Australian *middle-market manufacturers are in the best position to take advantage of changes brought on by ‘Industry 4.0’, according to professional services firm BDO.
BDO Australia National Leader for Manufacturing, Ryan Pollett said mid-market companies generally had access to more funding than the average start-up, meaning more resources for innovation.
“They’ve got more room for calculated risk-taking, and less bureaucracy and red tape than larger companies with access to collaboration and faster decision-making. These companies have access to opportunities across the global manufacturing value chain to provide a capability or solution rather than just selling physical goods,” Pollett said.
Pollett was speaking at the launch of BDO’s report into mid-market manufacturers and their response to innovation.
“As a whole, nominal export earnings for the manufacturing sector in Australia accounts for *27% or $121.6bn total export earnings,” he said.
“It’s the seventh largest industry for employment with jobs for around 900,000 people across 47,530 employing companies. It also has the highest business expenditure on Research & Development (BERD) of any industry.
“Industry 4.0 is the term for the changes created by automation and data in manufacturing technologies. Winning in Industry 4.0 can be done by overcoming key challenges through ‘incrovation’ – which is iterative, incremental innovation.
“Too many Australian manufacturing companies are hesitating to take on operational changes by using innovations such as artificial intelligence and robotics and costs are one of the biggest roadblock to progress, particular for mid-market manufacturers.”
“To overcome some of the cost hurdles, we encourage our clients to look at the industry assistance programs available:
- Research and Development Tax Credits – look at what elements of the business qualify for R&D credits
- Manufacturing focused grants – such as the industry growth centres initiative programme and the Advanced Manufacturing Early Stage Research Fund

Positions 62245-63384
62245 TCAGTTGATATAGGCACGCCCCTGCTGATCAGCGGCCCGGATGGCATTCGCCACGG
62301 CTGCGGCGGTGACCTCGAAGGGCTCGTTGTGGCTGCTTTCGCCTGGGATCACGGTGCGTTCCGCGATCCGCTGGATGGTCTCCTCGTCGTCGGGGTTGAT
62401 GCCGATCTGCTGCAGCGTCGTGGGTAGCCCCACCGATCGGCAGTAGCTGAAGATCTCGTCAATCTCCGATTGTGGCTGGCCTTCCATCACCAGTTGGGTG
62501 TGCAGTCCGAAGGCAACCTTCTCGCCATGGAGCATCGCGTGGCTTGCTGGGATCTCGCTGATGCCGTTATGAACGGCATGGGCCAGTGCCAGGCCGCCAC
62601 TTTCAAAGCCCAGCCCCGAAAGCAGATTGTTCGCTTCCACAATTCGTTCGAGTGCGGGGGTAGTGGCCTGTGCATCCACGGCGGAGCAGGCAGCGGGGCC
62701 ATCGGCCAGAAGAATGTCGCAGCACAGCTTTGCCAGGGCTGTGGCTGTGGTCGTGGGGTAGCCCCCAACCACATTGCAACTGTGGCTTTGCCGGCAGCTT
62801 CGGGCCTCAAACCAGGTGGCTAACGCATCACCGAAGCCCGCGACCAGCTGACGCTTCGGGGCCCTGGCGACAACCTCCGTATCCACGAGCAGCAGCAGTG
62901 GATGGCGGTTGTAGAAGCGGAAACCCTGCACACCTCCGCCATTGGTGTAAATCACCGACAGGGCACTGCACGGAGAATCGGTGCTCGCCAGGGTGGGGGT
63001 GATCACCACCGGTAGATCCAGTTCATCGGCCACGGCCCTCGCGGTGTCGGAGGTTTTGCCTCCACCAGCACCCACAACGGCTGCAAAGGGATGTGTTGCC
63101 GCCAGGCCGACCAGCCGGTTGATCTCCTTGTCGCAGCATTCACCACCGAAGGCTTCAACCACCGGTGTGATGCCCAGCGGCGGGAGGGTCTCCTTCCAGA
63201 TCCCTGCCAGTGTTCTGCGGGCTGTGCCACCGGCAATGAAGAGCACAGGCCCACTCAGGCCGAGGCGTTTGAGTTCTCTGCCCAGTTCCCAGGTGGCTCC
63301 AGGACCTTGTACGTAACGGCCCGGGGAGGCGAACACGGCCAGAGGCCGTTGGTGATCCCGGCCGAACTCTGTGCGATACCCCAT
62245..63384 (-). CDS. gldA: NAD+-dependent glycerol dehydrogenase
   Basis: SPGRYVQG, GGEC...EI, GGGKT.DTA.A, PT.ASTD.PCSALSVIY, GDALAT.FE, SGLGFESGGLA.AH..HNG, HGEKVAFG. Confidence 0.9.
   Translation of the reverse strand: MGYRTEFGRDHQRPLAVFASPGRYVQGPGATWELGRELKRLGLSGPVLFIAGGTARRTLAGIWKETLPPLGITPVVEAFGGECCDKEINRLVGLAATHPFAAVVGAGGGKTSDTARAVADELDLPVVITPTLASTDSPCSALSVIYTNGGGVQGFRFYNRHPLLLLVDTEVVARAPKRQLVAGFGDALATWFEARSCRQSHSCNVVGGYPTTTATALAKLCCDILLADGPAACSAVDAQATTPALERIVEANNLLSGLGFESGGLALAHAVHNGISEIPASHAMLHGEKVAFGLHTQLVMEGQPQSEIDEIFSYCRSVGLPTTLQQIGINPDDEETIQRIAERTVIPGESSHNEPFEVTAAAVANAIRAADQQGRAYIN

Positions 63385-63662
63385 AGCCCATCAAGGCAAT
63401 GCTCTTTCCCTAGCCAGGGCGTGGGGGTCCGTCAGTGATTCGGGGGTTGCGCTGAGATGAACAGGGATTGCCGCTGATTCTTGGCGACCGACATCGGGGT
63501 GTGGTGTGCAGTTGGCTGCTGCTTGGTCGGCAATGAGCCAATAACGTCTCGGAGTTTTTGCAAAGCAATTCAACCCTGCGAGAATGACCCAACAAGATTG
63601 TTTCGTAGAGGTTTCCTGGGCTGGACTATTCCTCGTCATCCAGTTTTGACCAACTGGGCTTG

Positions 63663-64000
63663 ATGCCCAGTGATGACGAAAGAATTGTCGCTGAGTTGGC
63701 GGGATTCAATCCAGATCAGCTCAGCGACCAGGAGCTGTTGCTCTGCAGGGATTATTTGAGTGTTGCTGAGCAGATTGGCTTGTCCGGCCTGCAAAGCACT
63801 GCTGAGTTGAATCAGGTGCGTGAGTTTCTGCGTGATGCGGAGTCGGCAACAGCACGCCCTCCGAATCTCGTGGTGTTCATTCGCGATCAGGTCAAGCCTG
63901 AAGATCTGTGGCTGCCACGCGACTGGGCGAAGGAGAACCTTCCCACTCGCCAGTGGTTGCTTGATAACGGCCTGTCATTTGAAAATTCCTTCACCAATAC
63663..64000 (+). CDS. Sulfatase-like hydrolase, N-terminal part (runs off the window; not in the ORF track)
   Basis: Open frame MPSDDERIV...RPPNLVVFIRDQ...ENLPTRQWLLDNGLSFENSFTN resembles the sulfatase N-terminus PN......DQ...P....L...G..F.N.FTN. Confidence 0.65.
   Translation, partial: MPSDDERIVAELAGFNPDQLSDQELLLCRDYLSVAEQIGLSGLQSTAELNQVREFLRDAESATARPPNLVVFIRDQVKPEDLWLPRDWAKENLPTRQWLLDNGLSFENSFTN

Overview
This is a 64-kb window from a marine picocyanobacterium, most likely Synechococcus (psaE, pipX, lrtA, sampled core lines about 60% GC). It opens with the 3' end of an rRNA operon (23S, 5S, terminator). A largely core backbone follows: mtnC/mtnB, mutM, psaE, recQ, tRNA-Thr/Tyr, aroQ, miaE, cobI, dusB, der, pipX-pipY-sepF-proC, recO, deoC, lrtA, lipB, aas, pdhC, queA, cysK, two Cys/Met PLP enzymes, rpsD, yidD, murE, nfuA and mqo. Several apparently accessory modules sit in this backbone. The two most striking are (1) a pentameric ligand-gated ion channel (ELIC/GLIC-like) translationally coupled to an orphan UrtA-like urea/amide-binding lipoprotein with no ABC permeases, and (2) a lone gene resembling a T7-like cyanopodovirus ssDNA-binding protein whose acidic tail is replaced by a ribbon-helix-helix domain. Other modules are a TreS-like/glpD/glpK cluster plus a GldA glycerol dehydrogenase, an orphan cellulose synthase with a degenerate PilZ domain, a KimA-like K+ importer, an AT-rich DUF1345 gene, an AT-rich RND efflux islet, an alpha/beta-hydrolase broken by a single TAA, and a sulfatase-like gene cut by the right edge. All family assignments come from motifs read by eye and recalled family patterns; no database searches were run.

- Entrepreneur’s programme – to help commercialise novel products, processes and services
- Manufacturing efficiency funding – to save energy and money.”
“For any 4.0 initiative to succeed, organisations need to understand how systems information, processes and external elements interact, so that they can be mapped.
“It’s also imperative the businesses engage external stakeholders including customers and suppliers early on in their journey, and of course preparing your own teams for change.”
As part of the report, BDO identified an industry maturity model across six dimensions:
- Security – what controls do you have in place that allow you to securely share information and mitigate cyber risk?
- Technology – what enabling technology do you need to unlock insight and create business value?
- Data – what does data management and information sharing look like in your organisation and with suppliers?
- Process – what processes are transformed by digitisation or robotics and how do you optimise their value?
- Organisation – how are you incentivising cross-functional collaboration? How can you facilitate a culture of transparency?
- Governance – is the management team engaged and on board? Are you aligned around an innovation-centric plan or strategy?
Image Credit: www.bdo.com.au